Acura's second-generation NSX supercar pushes the performance envelope with a hybrid powertrain, all-wheel drive and dual-clutch transmission.
Last year, it only took 7 miles of winding mountain road outside of Palm Springs, California for me to figure out that the 2017 Acura NSX was a world-class performance car. The way it responded to steering inputs, hung on around curves at speed, rocketed out of bends, allowed late braking for corners and planted a smile on my face won me over -- for the most part.
Like many Honda/Acura enthusiasts, memories of the original NSX continue to dance around in my head. The simplicity of the mid-mounted V6, slick-shifting manual transmission, rear-wheel drive and balanced chassis are things I still long for. The second-generation car, in comparison, is far more complicated with a whiz-bang hybrid drivetrain, dual-clutch gearbox and the only all-wheel-drive system in the world with front wheels driven independently by electric motors. It also carries a hefty $156,000 base price.
More time in the new NSX is necessary and an invite to attend the NSX Club of America's national meet in Wisconsin, known as the NSXPO, serves as the perfect reason to get behind the wheel again. An 800-mile road trip from Detroit to the Badger state and back will provide plenty of time to really get to know the car. Seeing what previous-gen owners had to say about the current car at the biggest NSX gathering in the US should also be interesting.
I-94 east in central Michigan is a far cry from the winding California pavement where I first experienced the new NSX. Straight roadways with surfaces ranging from fresh concrete to rutted asphalt score a zero on the entertainment scale, but they provide many miles to sample the NSX's long-distance chops.
Twisting the center stack Integrated Dynamics System mode dial to the left calls up Quiet mode to put the drivetrain, suspension and steering in the mildest settings, where the car putters along in comfort. Power is plenty to pass slower traffic and the nine-speed dual-clutch transmission fluidly swaps cogs. The combo averages 22.4 mpg on the expressway, supporting the EPA's 21 mpg city and 22 mpg highway ratings for the twin-turbo V6 hybrid, which churns out 573 horsepower and 476 pound-feet of torque.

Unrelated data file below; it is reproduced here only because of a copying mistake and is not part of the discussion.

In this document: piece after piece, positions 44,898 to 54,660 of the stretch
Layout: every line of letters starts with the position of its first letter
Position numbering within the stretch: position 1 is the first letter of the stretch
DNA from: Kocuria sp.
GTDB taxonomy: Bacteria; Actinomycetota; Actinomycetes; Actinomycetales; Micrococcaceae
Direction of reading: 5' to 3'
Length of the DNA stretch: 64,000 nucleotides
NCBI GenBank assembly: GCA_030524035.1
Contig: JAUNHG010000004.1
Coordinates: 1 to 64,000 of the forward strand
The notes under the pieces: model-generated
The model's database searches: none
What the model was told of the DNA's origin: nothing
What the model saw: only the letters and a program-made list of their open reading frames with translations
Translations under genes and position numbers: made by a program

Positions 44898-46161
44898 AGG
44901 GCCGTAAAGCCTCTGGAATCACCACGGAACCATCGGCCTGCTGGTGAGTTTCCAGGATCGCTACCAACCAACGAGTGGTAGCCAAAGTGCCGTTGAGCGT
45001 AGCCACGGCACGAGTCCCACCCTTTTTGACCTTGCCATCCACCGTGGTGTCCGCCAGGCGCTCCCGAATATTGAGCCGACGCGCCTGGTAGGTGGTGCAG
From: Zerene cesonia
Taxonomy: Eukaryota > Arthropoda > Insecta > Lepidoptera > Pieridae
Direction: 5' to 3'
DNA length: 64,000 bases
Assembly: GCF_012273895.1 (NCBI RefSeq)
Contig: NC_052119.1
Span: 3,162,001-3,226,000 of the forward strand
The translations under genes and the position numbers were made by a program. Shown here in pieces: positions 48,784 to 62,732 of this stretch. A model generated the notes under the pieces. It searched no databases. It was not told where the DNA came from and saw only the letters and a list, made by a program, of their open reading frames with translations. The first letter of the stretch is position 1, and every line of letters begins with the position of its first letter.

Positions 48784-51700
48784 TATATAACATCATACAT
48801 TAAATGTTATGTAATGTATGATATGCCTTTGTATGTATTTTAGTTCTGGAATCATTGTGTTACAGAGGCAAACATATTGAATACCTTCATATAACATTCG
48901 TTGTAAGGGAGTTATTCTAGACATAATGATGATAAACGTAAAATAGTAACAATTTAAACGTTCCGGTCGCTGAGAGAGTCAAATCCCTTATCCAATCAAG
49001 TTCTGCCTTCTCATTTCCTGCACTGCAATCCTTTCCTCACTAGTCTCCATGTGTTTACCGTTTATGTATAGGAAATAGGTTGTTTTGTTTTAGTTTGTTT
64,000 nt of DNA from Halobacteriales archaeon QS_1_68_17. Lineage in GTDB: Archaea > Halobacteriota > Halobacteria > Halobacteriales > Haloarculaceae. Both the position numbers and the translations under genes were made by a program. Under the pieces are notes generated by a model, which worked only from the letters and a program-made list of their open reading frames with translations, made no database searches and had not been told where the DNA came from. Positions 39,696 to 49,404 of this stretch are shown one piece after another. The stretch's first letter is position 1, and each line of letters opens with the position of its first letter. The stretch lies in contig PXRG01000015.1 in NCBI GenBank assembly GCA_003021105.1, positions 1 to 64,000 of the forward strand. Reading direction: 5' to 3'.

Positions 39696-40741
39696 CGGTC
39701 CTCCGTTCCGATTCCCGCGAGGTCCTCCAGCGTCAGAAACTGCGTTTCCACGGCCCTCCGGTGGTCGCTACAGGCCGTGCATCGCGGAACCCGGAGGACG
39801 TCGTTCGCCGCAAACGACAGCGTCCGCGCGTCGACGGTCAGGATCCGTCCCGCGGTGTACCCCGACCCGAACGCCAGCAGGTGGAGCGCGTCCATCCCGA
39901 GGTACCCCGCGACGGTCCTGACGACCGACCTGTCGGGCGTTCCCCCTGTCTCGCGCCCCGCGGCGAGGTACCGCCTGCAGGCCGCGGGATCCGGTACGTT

Choppy roads allow the adaptive magnetorheological dampers to shine, taking the edge off bigger impacts for ride quality that's fine for long hauls. Steering has some play on center and tightens up when dialing in more lock, while the carbon-ceramic Brembo brakes are mega strong with a firm pedal feel.
The only aspect keeping the NSX from being an even better road trip companion are the available Pirelli Trofeo R tires on my test car. No doubt, the aggressive rubber is fantastic on race tracks and dry days, but a severe downpour coming out of nowhere causes the $204,600-as-tested supercar to hydroplane at 45 mph. For fear of navigating the car into a ditch, I pull over to wait out the storm.
After an hour break, the heavy rain mostly subsides and I'm back on the road moving at a gingerly pace, allowing me the chance to fiddle with the interior more. There's nothing show-stopping about the cockpit with its simple and clean layout. Soft leather, Alcantara suede and silver trim give the cabin a premium feel, and the seats are mucho comfortable with generous lower back and side support.